The Blackett Laboratory, home of the Department of Physics, was designated an historic site by the European Physical Society (EPS) yesterday.
The prestigious recognition is bestowed by the EPS (a not-for-profit association of physicists) upon sites in Europe that hold national or international significance to physics and its history and was commemorated with the unveiling of a plaque by Imperial physicist Professor Tom Kibble.
The Blackett Lab, which has housed the Department of Physics since its completion in 1961, joins the National Physical Laboratory at Bushy Park as one of only two such recognised sites in the UK. It was selected by the EPS for its role as the home of pioneering advances in the fields of theoretical and experimental physics over the past five decades including in particle physics, quantum physics and ultrafast laser development.
The advances made at the Blackett Laboratory have impacted on all fields of physics, and the laboratory continues today to produce results at the highest level and to turn out exceptional young physicists.
– Professor John Dudley
President, European Physical Society
The building was the site of Mohammed Abdus Salam’s work on the unification of the weak and electromagnetic forces for which he was awarded the Nobel Prize in 1979, as well as Professor Tom Kibble’s work which defined the mechanism by which gauge bosons acquire mass via the Higgs field. This research helped lead the way to the discovery of the Higgs Boson particle in 2012. More recently the Blackett Lab has been home to Sir John Pendry and his work (with David Smith and others) on the creation of meta-materials and his research invisibility cloaking and the theory of the perfect lens.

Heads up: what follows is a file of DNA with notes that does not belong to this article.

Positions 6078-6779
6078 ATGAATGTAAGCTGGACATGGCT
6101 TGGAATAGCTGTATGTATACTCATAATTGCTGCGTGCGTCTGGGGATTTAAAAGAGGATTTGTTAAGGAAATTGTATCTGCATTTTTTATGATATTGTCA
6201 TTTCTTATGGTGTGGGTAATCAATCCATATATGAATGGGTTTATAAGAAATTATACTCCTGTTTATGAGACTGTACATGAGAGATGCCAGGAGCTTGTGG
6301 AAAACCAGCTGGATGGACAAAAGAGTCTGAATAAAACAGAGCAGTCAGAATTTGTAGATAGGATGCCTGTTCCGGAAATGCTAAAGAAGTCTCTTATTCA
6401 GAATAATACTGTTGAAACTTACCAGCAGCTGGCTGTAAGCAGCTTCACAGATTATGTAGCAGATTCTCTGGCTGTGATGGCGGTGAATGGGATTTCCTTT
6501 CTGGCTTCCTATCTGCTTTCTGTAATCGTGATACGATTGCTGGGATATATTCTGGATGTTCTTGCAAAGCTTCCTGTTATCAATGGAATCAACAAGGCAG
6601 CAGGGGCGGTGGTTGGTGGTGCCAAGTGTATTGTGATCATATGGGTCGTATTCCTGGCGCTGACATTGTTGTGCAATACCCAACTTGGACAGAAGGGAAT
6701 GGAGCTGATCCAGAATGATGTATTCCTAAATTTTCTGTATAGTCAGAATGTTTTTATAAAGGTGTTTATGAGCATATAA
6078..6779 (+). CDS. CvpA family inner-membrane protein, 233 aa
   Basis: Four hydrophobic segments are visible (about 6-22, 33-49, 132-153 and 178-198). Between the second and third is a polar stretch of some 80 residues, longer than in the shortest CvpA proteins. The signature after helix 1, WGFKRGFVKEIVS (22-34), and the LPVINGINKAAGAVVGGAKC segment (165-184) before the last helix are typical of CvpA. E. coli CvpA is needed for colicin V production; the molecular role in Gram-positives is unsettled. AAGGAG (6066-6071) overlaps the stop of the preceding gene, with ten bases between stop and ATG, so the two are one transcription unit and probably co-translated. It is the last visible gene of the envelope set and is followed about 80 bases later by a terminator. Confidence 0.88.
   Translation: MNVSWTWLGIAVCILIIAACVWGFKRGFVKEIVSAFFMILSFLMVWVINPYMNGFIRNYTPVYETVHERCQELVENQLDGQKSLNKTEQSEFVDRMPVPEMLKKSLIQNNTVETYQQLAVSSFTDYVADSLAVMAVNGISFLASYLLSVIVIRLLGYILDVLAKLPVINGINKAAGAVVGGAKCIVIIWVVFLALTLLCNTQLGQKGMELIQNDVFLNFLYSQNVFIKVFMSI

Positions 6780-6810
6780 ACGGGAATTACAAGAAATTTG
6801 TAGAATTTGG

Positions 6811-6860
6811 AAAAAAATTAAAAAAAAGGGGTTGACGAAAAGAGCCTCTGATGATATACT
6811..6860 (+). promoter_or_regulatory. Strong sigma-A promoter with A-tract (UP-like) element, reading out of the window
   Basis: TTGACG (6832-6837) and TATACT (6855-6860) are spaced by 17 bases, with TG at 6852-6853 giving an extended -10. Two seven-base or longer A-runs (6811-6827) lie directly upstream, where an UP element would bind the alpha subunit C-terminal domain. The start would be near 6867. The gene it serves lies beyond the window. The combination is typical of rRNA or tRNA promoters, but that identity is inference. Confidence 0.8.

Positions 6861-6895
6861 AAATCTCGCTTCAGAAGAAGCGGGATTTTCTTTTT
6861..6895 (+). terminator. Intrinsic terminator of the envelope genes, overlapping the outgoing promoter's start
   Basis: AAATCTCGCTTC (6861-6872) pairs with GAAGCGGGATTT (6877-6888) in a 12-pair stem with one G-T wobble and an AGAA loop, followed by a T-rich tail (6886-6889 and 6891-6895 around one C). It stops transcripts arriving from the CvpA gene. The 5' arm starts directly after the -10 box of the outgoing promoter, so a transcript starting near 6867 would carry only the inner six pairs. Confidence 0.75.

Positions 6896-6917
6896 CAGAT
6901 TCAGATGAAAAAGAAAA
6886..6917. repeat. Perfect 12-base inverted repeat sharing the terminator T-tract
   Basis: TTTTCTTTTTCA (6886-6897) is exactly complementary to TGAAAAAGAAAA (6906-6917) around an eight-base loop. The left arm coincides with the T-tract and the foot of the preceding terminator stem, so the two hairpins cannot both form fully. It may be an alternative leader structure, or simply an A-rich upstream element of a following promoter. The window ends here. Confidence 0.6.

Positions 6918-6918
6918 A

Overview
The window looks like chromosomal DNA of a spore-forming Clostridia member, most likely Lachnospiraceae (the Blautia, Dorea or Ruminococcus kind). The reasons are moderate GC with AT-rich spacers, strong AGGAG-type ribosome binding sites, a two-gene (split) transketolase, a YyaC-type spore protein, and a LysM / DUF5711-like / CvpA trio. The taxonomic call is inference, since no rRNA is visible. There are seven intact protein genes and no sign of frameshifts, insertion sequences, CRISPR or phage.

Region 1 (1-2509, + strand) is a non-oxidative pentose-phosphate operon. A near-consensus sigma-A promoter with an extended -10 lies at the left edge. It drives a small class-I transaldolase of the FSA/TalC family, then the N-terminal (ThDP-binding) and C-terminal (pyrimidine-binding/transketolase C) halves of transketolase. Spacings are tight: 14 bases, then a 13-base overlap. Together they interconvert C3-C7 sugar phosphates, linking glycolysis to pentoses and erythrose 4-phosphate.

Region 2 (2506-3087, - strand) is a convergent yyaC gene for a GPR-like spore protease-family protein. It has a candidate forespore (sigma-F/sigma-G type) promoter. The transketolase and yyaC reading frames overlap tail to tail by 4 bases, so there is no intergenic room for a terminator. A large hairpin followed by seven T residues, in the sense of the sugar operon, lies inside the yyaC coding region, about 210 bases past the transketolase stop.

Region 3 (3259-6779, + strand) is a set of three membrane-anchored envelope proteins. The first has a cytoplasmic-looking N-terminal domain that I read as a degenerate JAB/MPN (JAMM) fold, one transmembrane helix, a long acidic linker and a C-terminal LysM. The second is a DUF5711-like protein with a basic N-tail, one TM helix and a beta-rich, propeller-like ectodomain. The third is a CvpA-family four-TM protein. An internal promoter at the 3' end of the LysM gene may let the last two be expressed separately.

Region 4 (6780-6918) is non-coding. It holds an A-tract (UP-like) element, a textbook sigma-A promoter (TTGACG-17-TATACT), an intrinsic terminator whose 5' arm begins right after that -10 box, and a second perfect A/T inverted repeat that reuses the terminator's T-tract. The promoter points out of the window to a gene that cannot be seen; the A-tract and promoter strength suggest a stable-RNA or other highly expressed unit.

Professor Joanna Haigh, Head of the Department of Physics, said: “The Department is delighted and honoured that the Blackett Laboratory has been recognised by the European Physical Society for the advances to physics that have been made within its walls. We are proud of the significant contributions that our academics, past and present, have made to the field and this commemorative plaque is a testament to their achievements.”
Professor John Dudley, President of the EPS, said: “The advances made at the Blackett Laboratory have impacted on all fields of physics, and the laboratory continues today to produce results at the highest level and to turn out exceptional young physicists.”
The occasion was marked with a lecture by Professor Antonino Zichichi, President of the World Federation of Scientists and former student of the lab’s namesake, Professor Patrick Blackett, a former Head of Department. Professor Zichichi spoke on Blackett’s life and work, from his contribution to the field of operational research during his time as a naval officer to his vital roles in the discovery of the subnuclear universe and in the promotion of scientific culture.
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